Function of the hydrophilic carboxyl terminus of type II DNA topoisomerase from Drosophila melanogaster. I. In vitro studies.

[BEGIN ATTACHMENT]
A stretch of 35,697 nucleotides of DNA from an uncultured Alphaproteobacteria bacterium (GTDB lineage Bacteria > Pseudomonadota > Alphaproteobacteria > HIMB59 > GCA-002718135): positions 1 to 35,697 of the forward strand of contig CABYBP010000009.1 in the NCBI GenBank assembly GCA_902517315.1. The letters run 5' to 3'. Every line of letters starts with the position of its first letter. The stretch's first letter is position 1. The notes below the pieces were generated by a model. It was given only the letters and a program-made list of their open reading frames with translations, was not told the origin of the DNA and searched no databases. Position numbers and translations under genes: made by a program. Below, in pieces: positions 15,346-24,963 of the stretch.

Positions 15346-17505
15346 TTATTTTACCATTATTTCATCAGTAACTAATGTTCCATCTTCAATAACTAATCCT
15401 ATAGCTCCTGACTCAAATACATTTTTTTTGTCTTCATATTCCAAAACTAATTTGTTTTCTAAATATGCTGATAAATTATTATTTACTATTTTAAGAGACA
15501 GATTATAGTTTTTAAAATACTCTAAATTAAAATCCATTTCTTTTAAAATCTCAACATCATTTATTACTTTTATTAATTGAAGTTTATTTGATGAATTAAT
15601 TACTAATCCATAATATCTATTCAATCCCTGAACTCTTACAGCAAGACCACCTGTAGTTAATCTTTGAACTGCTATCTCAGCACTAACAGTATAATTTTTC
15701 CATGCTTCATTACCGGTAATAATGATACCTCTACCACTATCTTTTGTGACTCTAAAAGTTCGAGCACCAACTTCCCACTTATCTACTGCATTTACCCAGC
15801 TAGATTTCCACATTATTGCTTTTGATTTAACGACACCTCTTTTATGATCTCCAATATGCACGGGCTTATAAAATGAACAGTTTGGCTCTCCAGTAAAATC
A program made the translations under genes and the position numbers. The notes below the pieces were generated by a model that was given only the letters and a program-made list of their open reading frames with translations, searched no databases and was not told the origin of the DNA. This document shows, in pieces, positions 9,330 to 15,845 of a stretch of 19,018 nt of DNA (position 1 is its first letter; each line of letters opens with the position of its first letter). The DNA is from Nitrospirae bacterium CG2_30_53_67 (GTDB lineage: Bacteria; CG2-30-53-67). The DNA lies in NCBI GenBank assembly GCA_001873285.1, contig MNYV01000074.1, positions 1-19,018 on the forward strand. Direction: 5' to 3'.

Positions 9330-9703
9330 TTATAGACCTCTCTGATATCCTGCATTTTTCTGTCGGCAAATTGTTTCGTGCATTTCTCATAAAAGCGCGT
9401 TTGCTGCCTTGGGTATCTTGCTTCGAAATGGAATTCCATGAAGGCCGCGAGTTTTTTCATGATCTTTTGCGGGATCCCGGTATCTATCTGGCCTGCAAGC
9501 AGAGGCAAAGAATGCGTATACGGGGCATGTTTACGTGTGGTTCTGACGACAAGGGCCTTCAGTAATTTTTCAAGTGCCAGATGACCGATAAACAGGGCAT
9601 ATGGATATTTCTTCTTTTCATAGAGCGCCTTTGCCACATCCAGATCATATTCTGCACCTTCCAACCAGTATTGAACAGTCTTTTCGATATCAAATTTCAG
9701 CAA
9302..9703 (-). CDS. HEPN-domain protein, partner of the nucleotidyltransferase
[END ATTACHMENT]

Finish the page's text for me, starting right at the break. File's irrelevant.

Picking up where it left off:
The function of the hydrophilic carboxyl-terminal region of Drosophila DNA topoisomerase II was examined by constructing a series of deletion mutants at the 3'-end of the Drosophila Top2 cDNA. The truncated enzymes were then expressed in Saccharomyces cerevisiae. Deletion of up to 240 out of 1447 total amino acids had no apparent effect on the enzyme's ability to catalyze topisomerization reactions. When 273, or more, amino acids were deleted, the enzyme was no longer active. Examples were found where deletion of less than 240 amino acids inactivated the enzyme. Based on the hydrodynamic properties determined for one of these mutants, the lack of activity was most likely due to misfolding of the polypeptides. The active mutants have similar hydrodynamic properties and heat inactivation profiles as the intact enzyme, suggesting that they are dimeric and stably folded. The carboxyl-terminal 240 amino acids also were not required for interaction with the drug VM26. The only difference noted between the shortest, active mutant and the full-length enzyme was a decrease in the stability of the interaction of the truncated enzyme with DNA as evidenced by a decrease in the ionic strength at which catalysis was optimal and at which the transition between a processive and distributive mode of supercoil relaxation occurred.
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